Sacittatyagapratima, Sacittatyāgapratimā, Sacittatyaga-pratima: 2 definitions

Introduction:

Sacittatyagapratima means something in Jainism, Prakrit. If you want to know the exact meaning, history, etymology or English translation of this term then check out the descriptions on this page. Add your comment or reference to a book if you want to contribute to this summary article.

Alternative spellings of this word include Sachittatyagapratima.

In Jainism

General definition (in Jainism)

[«previous next»] — Sacittatyagapratima in Jainism glossary
Source: Wisdom Library: Jainism

Sacittatyāgapratimā (सचित्तत्यागप्रतिमा) or simply Sacittatyāga represents the fifth of eleven pratimā (stages) laid down for Jain laymen. Sacittatyāgapratimā refers to “refraining from eating uncooked vegetables, plucking fruits from a tree and the like” according to J. L. Jaini in his “outlines of Jainism” (pp. 67-70).

These pratimās (e.g., sacittatyāga-pratimā) form a series of duties and performances, the standard and duration of which rises periodically and which finally culminates in an attitude resembling monkhood. Thus the pratimās rise by degrees and every stage includes all the virtues practised in those preceeding it. The conception of eleven pratimās appears to be the best way of exhibiting the rules of conduct prescribved for the Jaina laymen.

Source: archive.org: Jaina Yoga

Sacittatyāgapratimā (सचित्तत्यागप्रतिमा) refers to “the stage of purity of nourishment” and represents the seventh of eleven pratimās (stages of spiritual progress) according to Śvetāmbara. In Digambara, the seventh pratimā is known as abrahma-varjana  and in Āvaśyakacūrṇi as diva-brahmacarya.—The Pañcāśaka explains that from among the fourfold aliments the layman must now avoid in the aśana category, inter alia, taṇḍula, umbikā, chick-peas (caṇaka), and sesamum (tila); in the pāna category all unboiled water as well as liquids that contain salt; in the khādima category the five udumbara fruits and cirbhaṭika; and in the svādima category myrobalans (harītakī), betel, and the use of a toothpick. As Abhayadeva points out he would also have to refrain from eating any grains or pulses, uncooked or insufficiently cooked, and any of the foodstuffs that are styled tucchauṣadhis.

The Digambaras, who nearly all make this pratimā the fifth on the list, exclude here the consumption of all roots and tubers, green leaves and shoots, and seeds and fruits in an uncooked state. Āśādhara comments that the man who would hesitate to crush a growing plant with his foot should not be ready to pick and eat that same plant. By this pratimā the layman in fact engages himself to observe the same food restrictions as are incumbent on a monk.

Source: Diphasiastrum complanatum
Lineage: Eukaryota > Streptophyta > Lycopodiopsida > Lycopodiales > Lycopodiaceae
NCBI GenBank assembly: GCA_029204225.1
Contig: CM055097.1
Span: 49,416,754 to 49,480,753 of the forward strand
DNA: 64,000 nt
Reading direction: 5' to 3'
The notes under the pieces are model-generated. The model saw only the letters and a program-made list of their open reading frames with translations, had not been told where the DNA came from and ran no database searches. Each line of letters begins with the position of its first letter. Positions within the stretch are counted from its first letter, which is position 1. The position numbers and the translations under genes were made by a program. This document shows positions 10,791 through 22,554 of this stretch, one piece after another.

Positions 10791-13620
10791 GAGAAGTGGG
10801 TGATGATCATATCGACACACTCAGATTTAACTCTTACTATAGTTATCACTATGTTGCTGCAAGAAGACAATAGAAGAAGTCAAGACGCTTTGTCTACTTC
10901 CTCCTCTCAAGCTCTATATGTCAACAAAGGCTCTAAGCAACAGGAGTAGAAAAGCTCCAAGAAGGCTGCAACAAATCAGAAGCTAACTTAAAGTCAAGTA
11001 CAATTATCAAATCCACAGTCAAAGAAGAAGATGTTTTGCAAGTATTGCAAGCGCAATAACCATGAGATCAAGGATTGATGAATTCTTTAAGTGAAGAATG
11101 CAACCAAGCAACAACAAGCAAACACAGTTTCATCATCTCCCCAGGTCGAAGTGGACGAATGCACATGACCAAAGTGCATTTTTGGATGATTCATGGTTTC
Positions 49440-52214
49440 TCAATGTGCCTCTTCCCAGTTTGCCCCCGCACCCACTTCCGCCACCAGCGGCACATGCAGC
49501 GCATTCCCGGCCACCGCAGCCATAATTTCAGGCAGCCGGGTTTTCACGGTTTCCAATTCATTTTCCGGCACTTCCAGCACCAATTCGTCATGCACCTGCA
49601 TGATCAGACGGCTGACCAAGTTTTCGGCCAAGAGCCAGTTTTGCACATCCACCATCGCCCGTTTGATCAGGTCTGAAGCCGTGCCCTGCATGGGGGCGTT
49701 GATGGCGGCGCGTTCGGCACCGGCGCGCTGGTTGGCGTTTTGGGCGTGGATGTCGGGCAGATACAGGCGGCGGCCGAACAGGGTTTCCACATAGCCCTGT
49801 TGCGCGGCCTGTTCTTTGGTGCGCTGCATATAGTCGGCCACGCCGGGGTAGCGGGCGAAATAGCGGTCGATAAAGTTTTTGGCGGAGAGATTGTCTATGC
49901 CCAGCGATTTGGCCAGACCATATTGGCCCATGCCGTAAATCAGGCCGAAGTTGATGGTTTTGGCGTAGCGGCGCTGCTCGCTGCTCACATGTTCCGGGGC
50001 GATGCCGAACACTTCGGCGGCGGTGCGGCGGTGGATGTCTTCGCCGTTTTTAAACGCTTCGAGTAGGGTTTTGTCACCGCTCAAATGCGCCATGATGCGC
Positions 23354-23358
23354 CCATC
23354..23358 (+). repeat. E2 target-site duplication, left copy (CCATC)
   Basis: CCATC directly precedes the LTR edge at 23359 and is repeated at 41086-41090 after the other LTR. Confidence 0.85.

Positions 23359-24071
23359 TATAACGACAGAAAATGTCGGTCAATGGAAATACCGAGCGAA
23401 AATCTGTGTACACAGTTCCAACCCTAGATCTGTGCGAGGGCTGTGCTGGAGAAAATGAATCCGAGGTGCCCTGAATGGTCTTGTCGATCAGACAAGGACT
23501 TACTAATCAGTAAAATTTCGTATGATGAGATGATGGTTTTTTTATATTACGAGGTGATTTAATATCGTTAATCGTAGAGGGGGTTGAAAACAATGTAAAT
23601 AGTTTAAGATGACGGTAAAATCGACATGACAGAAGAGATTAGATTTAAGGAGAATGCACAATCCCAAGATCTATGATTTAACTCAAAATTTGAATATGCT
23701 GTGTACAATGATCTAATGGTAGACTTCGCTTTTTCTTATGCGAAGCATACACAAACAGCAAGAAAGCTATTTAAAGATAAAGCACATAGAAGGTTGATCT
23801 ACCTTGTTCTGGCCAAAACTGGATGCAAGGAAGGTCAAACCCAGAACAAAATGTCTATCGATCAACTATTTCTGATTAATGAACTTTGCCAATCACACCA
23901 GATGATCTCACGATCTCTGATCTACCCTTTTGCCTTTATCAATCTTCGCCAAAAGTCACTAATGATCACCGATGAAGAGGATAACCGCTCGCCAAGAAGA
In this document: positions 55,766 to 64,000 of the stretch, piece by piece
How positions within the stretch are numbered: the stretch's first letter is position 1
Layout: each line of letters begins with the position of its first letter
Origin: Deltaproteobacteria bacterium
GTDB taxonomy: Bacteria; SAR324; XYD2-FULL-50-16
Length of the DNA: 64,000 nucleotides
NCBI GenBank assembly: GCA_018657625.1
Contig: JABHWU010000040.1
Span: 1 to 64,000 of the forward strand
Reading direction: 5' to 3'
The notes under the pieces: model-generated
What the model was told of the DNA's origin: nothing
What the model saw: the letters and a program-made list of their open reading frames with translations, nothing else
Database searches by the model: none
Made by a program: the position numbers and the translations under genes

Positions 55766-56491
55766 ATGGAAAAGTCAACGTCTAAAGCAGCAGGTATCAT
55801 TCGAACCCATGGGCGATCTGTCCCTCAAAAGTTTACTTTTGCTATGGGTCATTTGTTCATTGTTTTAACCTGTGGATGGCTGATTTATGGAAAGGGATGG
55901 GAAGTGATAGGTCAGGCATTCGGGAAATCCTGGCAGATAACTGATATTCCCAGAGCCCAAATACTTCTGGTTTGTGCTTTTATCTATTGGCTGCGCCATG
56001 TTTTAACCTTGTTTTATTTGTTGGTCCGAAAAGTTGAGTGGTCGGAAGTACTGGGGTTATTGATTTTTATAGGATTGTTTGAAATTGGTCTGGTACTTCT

The word pratimā means a statue and is used in another specifcally Jaina sense to designate the kāyotsara. The medieval ācāryas, however, quite plainly conceive of the pratimās (e.g., sacitta-tyāga-pratimā) as performing a regular progressing series in Amitagati’s words, a sopāna-mārga, a ladder on each rung of which the aspirant layman is to rest for a number of months proportionate to its place on the list before he is fit to supplement and reinforce his acheivement by the practice of the succeeding stage.

General definition book cover
context information

Jainism is an Indian religion of Dharma whose doctrine revolves around harmlessness (ahimsa) towards every living being. The two major branches (Digambara and Svetambara) of Jainism stimulate self-control (or, shramana, ‘self-reliance’) and spiritual development through a path of peace for the soul to progess to the ultimate goal.

Discover the meaning of sacittatyagapratima in the context of General definition from relevant books on Exotic India

See also (Relevant definitions)

Relevant text

Let's grow together!

I humbly request your help to keep doing what I do best: provide the world with unbiased sources, definitions and images. Your donation direclty influences the quality and quantity of knowledge, wisdom and spiritual insight the world is exposed to.

Let's make the world a better place together!

Like what you read? Consider supporting this website: